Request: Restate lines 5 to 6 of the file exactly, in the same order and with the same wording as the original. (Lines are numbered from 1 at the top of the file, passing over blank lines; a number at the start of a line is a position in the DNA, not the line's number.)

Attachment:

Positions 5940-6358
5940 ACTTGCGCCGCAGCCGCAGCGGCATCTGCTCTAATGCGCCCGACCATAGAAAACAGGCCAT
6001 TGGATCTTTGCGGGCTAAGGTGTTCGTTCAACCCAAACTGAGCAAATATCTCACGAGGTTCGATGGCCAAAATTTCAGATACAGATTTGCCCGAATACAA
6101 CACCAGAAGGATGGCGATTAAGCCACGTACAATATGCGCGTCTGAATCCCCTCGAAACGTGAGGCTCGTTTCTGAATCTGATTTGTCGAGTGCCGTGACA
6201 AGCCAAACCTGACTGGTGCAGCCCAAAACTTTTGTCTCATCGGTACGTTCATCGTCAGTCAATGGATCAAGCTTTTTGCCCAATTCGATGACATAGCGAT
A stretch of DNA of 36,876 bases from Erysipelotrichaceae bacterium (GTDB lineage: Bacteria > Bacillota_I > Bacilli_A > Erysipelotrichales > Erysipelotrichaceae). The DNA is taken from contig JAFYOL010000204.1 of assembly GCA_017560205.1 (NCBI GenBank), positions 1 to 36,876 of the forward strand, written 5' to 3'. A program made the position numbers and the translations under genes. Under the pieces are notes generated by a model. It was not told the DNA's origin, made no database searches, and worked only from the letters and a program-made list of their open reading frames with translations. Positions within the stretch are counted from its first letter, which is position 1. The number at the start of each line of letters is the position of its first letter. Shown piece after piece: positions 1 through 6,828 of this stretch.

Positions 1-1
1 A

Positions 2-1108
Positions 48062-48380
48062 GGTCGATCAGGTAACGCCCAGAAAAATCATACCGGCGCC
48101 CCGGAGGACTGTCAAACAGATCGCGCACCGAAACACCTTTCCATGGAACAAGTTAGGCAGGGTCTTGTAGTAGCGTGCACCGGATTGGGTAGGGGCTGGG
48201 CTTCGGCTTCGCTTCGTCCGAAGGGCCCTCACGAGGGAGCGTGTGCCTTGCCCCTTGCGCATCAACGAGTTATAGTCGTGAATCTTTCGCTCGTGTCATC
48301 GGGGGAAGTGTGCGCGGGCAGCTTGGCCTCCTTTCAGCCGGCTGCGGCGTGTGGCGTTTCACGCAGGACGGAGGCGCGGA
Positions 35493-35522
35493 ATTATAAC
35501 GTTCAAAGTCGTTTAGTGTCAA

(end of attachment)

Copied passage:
6201 AGCCAAACCTGACTGGTGCAGCCCAAAACTTTTGTCTCATCGGTACGTTCATCGTCAGTCAATGGATCAAGCTTTTTGCCCAATTCGATGACATAGCGAT
A stretch of DNA of 36,876 bases from Erysipelotrichaceae bacterium (GTDB lineage: Bacteria > Bacillota_I > Bacilli_A > Erysipelotrichales > Erysipelotrichaceae). The DNA is taken from contig JAFYOL010000204.1 of assembly GCA_017560205.1 (NCBI GenBank), positions 1 to 36,876 of the forward strand, written 5' to 3'. A program made the position numbers and the translations under genes. Under the pieces are notes generated by a model. It was not told the DNA's origin, made no database searches, and worked only from the letters and a program-made list of their open reading frames with translations. Positions within the stretch are counted from its first letter, which is position 1. The number at the start of each line of letters is the position of its first letter. Shown piece after piece: positions 1 through 6,828 of this stretch.